Quite a number of historical sources indicate that the French allied with the Mi’kmaq people against the English. They perceived the Englishmen as mere land grabbers and colonialists whose interests were on the rich lands of Nova Scotia (Hornborg, 39). On the contrary, other sources also indicate that the Mi’kmaq people moved to the Newfoundland on their own and that they were not brought to the lands by the French.
They suggest that the French only sought the assistance of the Mi’kmaq people after they had settled on Newfoundland. It is believed that the Mi’kmaq community agreed to join in the war against the English because they had encountered English settlers before in New England.
The relationship of the Mi’kmaq community and the Beothuk people is also full of controversies. Some historical books indicate that the French offered a bounty to the Mi’kmaq people to bring the heads of the Beothuk people.
Others, however, suggest that the existence of the Mi’kmaq community on the island increased the population of the Beothuks in the region. This is an implication that the two communities had a peaceful coexistence and that they had no reasons to wage wars against one another. Besides, there is no mention of a bounty offered to the Mi’kmaq by the French in any pieces that contain French records.
In this regard, it is also important to note that the history and traditions of the Mi’kmaq people contains a number of instances of peaceful coexistence with the neighboring Beothuks. Some historical documents about the Mi’kmaq community indicate that the Beothuks sought refuge in the island during their early periods of arrival and they were housed by the Mi’kmaq people.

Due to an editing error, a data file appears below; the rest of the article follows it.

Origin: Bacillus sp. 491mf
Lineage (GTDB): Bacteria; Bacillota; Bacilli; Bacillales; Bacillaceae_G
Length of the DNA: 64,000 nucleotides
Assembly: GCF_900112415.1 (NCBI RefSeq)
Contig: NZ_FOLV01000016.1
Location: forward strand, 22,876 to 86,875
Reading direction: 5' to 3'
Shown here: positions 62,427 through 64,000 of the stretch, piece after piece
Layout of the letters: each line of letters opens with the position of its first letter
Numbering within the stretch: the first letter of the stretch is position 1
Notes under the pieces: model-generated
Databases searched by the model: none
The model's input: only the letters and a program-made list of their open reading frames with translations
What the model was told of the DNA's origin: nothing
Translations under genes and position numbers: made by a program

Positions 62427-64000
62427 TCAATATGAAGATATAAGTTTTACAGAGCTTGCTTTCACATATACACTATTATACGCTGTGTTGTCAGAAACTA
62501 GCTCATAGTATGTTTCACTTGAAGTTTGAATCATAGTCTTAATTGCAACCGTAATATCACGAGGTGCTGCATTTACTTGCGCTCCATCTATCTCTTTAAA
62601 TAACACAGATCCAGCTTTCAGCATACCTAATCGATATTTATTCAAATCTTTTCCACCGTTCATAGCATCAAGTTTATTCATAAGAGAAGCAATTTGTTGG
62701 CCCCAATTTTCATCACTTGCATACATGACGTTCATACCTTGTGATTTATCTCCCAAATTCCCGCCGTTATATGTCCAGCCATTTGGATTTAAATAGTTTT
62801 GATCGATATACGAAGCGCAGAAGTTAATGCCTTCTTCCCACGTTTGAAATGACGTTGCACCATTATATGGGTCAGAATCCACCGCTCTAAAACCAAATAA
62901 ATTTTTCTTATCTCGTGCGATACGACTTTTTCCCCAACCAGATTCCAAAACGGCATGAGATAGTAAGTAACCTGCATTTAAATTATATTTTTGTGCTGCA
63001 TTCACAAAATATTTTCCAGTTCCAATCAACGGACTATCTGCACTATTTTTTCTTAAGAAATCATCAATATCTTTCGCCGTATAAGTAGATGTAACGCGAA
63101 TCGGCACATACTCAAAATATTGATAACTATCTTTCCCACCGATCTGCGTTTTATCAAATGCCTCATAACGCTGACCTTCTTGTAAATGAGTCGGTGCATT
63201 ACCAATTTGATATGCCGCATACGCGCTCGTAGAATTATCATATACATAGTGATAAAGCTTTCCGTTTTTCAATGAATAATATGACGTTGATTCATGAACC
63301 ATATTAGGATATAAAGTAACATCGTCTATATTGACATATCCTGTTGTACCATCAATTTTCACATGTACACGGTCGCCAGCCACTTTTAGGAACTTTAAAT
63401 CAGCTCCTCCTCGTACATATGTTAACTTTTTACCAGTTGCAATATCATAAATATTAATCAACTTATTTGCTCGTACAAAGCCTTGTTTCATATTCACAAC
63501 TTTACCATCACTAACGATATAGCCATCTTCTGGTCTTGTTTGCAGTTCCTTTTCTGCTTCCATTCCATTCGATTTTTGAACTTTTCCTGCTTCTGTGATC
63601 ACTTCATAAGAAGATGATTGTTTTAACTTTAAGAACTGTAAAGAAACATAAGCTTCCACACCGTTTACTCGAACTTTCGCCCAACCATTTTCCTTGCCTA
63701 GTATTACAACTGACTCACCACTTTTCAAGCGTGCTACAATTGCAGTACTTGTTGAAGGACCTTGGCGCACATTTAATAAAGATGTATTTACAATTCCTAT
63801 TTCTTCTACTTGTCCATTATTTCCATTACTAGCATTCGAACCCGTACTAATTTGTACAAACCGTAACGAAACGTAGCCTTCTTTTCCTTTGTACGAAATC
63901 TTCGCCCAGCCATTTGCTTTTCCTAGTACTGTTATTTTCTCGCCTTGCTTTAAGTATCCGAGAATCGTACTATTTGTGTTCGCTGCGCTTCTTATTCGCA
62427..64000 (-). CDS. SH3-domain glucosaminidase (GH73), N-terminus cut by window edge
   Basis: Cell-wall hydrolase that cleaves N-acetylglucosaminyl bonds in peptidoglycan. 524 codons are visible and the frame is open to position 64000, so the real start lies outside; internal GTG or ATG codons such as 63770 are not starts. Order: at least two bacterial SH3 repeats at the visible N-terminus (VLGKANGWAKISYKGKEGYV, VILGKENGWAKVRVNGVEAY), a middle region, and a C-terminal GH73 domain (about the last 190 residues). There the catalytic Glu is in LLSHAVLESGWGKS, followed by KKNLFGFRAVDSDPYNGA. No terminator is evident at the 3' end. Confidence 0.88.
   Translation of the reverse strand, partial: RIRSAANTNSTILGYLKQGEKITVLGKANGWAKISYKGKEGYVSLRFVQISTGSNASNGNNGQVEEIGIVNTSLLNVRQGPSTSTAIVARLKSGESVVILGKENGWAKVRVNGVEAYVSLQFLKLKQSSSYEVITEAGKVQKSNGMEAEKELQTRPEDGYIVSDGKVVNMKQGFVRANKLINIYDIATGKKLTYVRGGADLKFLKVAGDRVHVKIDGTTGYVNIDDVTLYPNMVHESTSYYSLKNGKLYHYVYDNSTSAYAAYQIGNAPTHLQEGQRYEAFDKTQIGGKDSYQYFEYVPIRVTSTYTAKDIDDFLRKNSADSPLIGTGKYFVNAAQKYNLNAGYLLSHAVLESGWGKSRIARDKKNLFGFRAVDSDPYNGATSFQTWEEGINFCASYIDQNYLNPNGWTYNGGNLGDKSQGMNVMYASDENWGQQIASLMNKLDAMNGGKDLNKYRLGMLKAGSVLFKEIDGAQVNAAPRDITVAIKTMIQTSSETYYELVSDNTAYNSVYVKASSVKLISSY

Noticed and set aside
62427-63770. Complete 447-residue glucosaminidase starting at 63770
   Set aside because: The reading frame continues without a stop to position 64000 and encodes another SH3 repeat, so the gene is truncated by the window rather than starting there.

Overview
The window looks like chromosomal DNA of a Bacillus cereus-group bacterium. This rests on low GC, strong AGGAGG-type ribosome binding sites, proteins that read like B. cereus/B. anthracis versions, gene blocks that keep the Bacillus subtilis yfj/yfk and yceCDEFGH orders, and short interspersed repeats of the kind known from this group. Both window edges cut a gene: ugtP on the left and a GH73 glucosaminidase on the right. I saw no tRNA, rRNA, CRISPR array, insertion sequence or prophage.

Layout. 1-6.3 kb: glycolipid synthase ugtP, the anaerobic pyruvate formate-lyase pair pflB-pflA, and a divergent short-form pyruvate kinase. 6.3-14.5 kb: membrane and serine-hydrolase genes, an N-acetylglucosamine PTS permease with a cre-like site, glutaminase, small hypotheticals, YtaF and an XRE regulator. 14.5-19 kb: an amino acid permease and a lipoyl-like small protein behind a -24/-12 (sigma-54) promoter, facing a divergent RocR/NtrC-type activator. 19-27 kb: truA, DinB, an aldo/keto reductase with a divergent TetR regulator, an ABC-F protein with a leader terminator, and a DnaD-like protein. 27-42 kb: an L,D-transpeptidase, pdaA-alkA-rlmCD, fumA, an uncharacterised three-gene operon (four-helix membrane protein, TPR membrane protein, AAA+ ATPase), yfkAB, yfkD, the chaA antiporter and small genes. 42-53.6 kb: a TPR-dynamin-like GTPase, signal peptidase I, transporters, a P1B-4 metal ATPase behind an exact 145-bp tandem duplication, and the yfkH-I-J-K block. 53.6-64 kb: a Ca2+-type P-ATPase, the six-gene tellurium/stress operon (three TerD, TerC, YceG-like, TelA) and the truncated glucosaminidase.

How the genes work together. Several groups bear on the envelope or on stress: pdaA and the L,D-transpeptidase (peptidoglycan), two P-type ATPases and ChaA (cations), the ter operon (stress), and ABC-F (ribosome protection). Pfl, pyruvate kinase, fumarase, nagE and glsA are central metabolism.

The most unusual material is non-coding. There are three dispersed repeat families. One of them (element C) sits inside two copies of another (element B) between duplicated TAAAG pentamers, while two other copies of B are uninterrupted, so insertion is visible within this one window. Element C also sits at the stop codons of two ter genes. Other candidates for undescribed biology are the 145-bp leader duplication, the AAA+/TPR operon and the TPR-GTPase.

The treaties of the Mi’kmaq people
The Mi’kmaq peple are known to have signed quite a number of peace treaties with the British. The expansion of the nation by the addition of Great Britain as one of the districts commenced the signing of peace treaties with the British. This was the 1749 treaty that incorporated Britain as one of the districts. Thereafter, another peace treaty was signed in 1752 by Chief Jean-Baptiste Cope on behalf of Shubenacaide.
The signing of these treaties ended a period of war between these two nations that had lasted for over 75 years. Another peace treaty signed in 1760 played an imperative role in securing the trade in commodities like furs. It also strengthened the relationship between the Mi’kmaq and the British. This was because the treaty was an agreement of tolerance to the British settlement on the island. However, the settlement of the British on the island was not accompanied by formal or legal land surrender.